What does personal belief mean
Praying briefly every evening before going to sleep, only stopping by the church at Christmas, believing in rebirth - that's faith today. Or completely different. And that's great! Gone are the days when parents dictated whom to worship. Young people today can no longer be forced to confirm or confirm, they question the authorities and believe what they want. And they mix what makes the most sense to them from different religions. For example, the matter of rebirth - that is not part of Christianity at all, but comes from Buddhism.
Clear change in the relationship to religions
“Young people are very demanding of religious self-determination. You want to be able to question things and think very pragmatically: What is good for me? They just want to believe what they themselves find plausible, ”says religious scholar Verena Maske from the University of Marburg. Her research has shown that although there is no loss of values, there is still a clear change in the relationship to religions. “There used to be clear authorities and institutions that weren't called into question. Religion was a kind of roof that covered all of society. Today it is just one of the many senses offered. You can fall back on them, but you don't have to, ”explains Verena Maske. 16-year-old Julian describes it this way: “Like many of my friends, I believe in God. But we all don't expect enlightenment. ”This relaxed attitude towards faith is quite normal today. Everything is possible, nothing is neccesary. And nobody needs to categorically exclude anything.
Verena Maske is convinced that we can be enthusiastic about faith, religion and spirituality - but also deliberately deal with doubts. But what is definitely not in demand: let something be prescribed. Whether from parents, teachers or an institution.
Multicultural climate in schools
Those who are 17 today are lucky enough not only to be confronted with the Catholic and Protestant faith. In many schools there is an open, multicultural climate: Muslims, Christians, Buddhists, Jews and atheists sit in a classroom, have the same thoughts and doubts. And so it happens that you pick good approaches from another religion and adopt them for yourself. For this we should thank the many migrants who brought their faith with them to Germany - and who show us today that you can not only choose between Catholic and Protestant. Like 18-year-old Jasmin, who thinks it's great to share the schoolyard with different nations and religions. For them it is a gift to think outside the box and to remain “open minded”.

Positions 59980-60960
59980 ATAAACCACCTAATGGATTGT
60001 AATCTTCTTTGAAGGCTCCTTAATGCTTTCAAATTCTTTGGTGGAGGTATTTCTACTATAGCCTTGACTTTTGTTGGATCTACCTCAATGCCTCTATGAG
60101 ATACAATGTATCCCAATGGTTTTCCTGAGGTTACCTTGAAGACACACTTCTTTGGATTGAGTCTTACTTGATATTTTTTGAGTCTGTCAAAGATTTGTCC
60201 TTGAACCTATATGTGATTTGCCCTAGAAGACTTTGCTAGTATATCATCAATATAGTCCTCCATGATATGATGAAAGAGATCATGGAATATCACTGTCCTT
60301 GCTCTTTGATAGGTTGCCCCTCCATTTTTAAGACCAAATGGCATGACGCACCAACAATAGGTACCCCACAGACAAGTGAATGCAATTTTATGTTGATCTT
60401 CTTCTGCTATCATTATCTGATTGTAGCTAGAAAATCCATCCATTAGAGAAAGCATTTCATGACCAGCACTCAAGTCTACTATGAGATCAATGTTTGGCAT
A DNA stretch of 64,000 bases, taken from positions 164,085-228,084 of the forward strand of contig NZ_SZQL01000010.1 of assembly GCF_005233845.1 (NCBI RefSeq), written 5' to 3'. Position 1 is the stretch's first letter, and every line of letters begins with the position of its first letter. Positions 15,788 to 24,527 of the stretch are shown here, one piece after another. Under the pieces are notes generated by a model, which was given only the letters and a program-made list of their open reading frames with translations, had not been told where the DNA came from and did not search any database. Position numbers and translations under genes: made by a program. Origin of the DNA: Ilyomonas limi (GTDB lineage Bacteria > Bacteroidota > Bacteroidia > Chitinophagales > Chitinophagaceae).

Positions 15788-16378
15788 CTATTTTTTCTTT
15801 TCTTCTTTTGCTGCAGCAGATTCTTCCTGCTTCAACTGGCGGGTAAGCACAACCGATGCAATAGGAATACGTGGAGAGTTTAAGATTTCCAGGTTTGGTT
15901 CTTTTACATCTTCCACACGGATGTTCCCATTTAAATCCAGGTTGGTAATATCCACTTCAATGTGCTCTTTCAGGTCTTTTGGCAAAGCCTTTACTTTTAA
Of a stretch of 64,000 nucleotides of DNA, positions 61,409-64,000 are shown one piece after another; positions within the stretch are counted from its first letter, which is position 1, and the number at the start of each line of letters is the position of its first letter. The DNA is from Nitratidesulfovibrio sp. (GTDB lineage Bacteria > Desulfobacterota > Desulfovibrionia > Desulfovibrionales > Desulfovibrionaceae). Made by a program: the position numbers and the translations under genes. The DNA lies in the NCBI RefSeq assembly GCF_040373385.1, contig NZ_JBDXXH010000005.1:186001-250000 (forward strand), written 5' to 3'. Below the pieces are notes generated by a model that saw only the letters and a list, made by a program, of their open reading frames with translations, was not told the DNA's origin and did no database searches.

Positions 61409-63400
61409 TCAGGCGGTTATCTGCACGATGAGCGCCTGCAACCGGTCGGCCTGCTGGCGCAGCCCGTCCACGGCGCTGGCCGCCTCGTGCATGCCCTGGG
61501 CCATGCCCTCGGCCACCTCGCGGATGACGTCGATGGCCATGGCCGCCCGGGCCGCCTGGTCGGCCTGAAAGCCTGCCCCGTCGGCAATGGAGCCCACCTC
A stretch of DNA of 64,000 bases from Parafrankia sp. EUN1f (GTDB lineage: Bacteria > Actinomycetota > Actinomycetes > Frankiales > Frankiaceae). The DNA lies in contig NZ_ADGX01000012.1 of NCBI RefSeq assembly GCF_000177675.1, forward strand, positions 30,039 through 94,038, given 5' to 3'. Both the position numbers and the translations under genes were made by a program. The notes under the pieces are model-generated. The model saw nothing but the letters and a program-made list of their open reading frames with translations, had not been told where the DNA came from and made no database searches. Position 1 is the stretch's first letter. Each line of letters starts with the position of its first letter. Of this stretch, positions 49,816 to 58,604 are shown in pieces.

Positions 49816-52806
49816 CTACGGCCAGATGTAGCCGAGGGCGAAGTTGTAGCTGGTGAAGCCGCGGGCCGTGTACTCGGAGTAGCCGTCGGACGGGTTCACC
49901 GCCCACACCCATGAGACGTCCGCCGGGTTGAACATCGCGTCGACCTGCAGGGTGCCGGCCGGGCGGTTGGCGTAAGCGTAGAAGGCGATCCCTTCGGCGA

No matter what religion you belong to, how strongly you believe or how often you change your mind: The main thing is that faith makes life stronger and more beautiful. And if, like 17-year-old Tabea, it is simply a higher power that she believes in. After all, it doesn't always have to be God - belief in freestyle is quite normal these days.
Julian, 16 years, 11th grade, is involved in the Catholic Church as an altar boy
You are a believing Christian, a member of a church. What exactly are you doing there
As an altar boy, I assist in the church service every Sunday. This is an important constant in my weekly schedule. And otherwise I often go to the youth club, see my friends there, we are a real clique. After the service we play football, hang out in the parish.
Do you then also talk a lot about God and your faith?
Sometimes yes, but then more with our pastor. Most of the time, we're just normal teenagers and having fun. We all don't expect enlightenment. With us it's not as strict as in other communities. Our pastor is easy going, jokes with us. And if we ever have doubts about faith, we can come to him too.